“When people come to us they are scared about maths and English, school really didn’t work for them for one reason or another, perhaps they didn’t see school as important, or had their family early….we are not hung up on what happened in the past.   Our focus is on this nice fresh start where everyone gets the opportunity to prove to themselves, their families and friends that they can succeed, whether that is getting qualifications to pursue a vocational course in further education or maybe starting a course a university.   Everyone’s journey and aspirations are different.

“The one thing that unifies the students coming to Restart or the Access programmes are that they are all scared.    Some are scared even to cross the door, scared that they won’t be able to do it or that that maybe that maths teacher from the past was right.   The first day will always be quiet but a month in, it is like a different group of people.   The excitement of ‘getting it’, especially maths, has taken over.   They are looking forward to coming into class and eager to learn something they thought they would never understand.

"The learning process raises aspirations not only for the students but for their own children.   They are able to say, ‘Yes, I know how to do that and I can show you’. They don’t have to Google the answer to help their children with schoolwork.   It is a wonderful feeling.

By Christmas, the Restart students are thinking of moving on to an Access course, such is the impact of the progress they have made in a few months through dedicated teaching and classes tailored for an older group of students.   The Access course is a recognised entry to university for mature returners.  It covers modules ranging from humanities through to sciences and social sciences – it depends on what the student wants to pursue as a career as to which path they will take.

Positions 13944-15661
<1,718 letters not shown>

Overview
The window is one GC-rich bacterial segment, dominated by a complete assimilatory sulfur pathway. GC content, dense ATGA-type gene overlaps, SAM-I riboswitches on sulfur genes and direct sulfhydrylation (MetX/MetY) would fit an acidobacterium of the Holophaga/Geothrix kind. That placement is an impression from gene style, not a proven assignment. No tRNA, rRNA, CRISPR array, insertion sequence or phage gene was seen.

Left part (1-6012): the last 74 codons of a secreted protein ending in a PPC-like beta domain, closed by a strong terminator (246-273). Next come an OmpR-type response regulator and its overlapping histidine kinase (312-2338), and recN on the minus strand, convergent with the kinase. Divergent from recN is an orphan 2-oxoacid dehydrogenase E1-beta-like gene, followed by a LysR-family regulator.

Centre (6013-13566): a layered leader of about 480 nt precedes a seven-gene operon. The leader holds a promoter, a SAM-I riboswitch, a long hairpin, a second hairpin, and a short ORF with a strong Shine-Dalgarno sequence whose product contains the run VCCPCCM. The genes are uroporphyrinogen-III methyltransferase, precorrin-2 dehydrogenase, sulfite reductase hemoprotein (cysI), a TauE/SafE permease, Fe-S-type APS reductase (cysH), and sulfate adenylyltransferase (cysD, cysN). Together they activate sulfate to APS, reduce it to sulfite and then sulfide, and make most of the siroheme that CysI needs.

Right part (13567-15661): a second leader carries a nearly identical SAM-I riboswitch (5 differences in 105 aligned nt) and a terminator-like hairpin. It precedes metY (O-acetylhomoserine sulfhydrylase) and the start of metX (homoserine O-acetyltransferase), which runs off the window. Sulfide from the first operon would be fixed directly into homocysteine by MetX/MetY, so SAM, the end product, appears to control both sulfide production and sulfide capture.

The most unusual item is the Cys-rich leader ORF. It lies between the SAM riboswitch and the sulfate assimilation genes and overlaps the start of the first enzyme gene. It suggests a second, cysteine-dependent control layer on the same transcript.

For us, it is important that the education is accessible. We structure the timetable around school drop-off and pick-ups and if students need a day off to deal with some crisis at home, we can work around that, so they don’t fall behind.    We are not school, the classes are small, and they are engaging, everyone contributes.  Every day we are proving to the students that learning can be fun.  The classes bond very early on and we know that many students make life-long friend whilst making this fresh start.    

She added, “About 50% of our students enter degree courses for careers in health such nursing, midwifery, physiotherapy or as health physiologists.   A large proportion go on to develop careers in social work, criminology and teaching.   A further cohort follow a science route and pursue careers in biochemistry, human biology or marine biology.     

Finally, she said, “It is a privilege to teach in this sector.   We watch people who are afraid to come into the building and see this amazing change as they develop their confidence, their learning, gain new skills and change their aspirations.   Then they come back and give a talk to current students, helping us inspire others to give it a go and relaying our mantra that it’s never too late for education.”


Share This:

Latest News